Megaphilanthropy last year remained below levels seen before 2007’s economic shock, according to a new Chronicle of Philanthropy study. The top 50 donors on The Chronicle's list committed a total of $7.4 billion to charity in 2012. The median gift was $49.6 million, down significantly from 2007’s high of $74.7 million. Most of the money went to big, elite institutions. Seventy-two percent of the dollars pledged supported higher education, arts and culture, hospitals, and private foundations.
Charitable giving by America’s biggest businesses rose slowly last year and shows little sign of gaining in 2012, according to a Chronicle of Philanthropy study of 166 large companies.
(See an interactive table that pinpoints how much each company gave in cash and products and the causes they supported.)
Donations grew by 4 percent in 2011, according to the 115 companies that provided two years’ worth of data. That’s far less than the 13 percent rise from 2009 to 2010, when companies saw a sharp rebound in profits after the recession.
Charitable giving by America’s biggest companies will probably be flat in 2011, after a sharp rebound in 2010, according to a Chronicle of Philanthropy survey of 180 of businesses.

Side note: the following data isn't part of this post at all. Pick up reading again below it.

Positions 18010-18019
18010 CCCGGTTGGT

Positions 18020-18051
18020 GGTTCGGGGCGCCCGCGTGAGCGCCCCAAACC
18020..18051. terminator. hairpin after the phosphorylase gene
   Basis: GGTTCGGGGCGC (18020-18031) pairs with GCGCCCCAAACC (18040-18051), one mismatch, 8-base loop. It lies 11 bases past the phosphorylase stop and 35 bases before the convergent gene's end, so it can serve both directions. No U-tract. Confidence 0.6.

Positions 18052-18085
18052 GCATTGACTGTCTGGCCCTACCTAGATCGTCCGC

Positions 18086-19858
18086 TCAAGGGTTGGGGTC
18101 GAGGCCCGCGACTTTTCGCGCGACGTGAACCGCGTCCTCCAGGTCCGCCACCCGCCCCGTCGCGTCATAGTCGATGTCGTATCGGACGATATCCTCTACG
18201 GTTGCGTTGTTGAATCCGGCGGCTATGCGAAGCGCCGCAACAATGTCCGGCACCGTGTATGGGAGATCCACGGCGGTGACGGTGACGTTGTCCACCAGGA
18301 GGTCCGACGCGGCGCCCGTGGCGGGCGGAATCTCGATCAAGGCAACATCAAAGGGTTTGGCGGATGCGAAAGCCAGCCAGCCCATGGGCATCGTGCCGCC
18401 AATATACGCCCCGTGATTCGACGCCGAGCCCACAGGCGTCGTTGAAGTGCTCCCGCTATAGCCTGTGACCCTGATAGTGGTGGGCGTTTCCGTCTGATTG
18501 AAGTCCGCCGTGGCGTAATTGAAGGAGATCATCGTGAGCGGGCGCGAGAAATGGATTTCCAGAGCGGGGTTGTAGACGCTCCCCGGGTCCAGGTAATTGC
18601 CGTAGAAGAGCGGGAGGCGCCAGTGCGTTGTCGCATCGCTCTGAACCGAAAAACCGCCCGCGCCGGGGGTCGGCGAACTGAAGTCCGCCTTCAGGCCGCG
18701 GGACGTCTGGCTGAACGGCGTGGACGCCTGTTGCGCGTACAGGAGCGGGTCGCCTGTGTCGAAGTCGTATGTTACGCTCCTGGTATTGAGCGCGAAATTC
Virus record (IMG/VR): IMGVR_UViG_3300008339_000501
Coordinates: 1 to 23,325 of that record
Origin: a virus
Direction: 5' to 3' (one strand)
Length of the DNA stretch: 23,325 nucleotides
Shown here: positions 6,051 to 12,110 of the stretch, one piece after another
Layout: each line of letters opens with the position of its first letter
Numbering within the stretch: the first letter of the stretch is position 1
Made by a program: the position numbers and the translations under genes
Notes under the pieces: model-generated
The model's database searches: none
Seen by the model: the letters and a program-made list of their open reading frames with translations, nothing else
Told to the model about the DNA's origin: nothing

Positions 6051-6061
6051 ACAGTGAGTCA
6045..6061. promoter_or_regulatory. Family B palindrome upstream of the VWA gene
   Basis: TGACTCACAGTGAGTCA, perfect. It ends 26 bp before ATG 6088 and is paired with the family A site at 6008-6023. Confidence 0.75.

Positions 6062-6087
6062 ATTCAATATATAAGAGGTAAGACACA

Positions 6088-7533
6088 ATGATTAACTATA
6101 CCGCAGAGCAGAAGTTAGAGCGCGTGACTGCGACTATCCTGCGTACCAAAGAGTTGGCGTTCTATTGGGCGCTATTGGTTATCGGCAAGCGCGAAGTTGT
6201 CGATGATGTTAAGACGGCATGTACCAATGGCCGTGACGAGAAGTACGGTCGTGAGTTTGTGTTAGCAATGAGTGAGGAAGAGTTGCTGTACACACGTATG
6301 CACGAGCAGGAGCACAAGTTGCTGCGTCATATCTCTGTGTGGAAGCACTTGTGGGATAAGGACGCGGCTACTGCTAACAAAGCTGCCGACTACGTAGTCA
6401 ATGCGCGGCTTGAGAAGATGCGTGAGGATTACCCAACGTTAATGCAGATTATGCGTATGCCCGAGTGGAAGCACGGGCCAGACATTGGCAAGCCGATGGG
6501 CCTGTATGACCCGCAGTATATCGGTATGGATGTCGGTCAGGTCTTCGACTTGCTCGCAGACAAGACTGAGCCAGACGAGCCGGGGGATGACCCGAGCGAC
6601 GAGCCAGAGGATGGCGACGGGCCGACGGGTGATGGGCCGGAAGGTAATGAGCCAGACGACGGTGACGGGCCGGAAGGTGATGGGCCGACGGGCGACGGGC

Cash giving rose by 13 percent, a relief to charities after the recession caused a decline of 7.5 percent by companies in 2009.
Seventy-four of the 107 companies from the Fortune 500 that provided projections said they expect this year’s giving to remain about the same as last year’s. Twenty-seven expect total giving to increase, while six expect a decrease.
Even in a tough economy, online philanthropy at eBay clicked. Making it easier for people to donate to their favorite nonprofits and high-profile celebrity auctions pushed charitable donations in 2010 from eBay sellers and buyers to a record $54.8-million, a 7-percent increase over 2009.
To donate, people could give a percentage of anything they sold or add a contribution to anything they bought, and nonprofits could sell items to raise money.
Corporate profits are on the rebound, but most big businesses say it will be some time before they can give as much cash as they did before the recession, according to a Chronicle survey of 162 of the country’s largest corporations.
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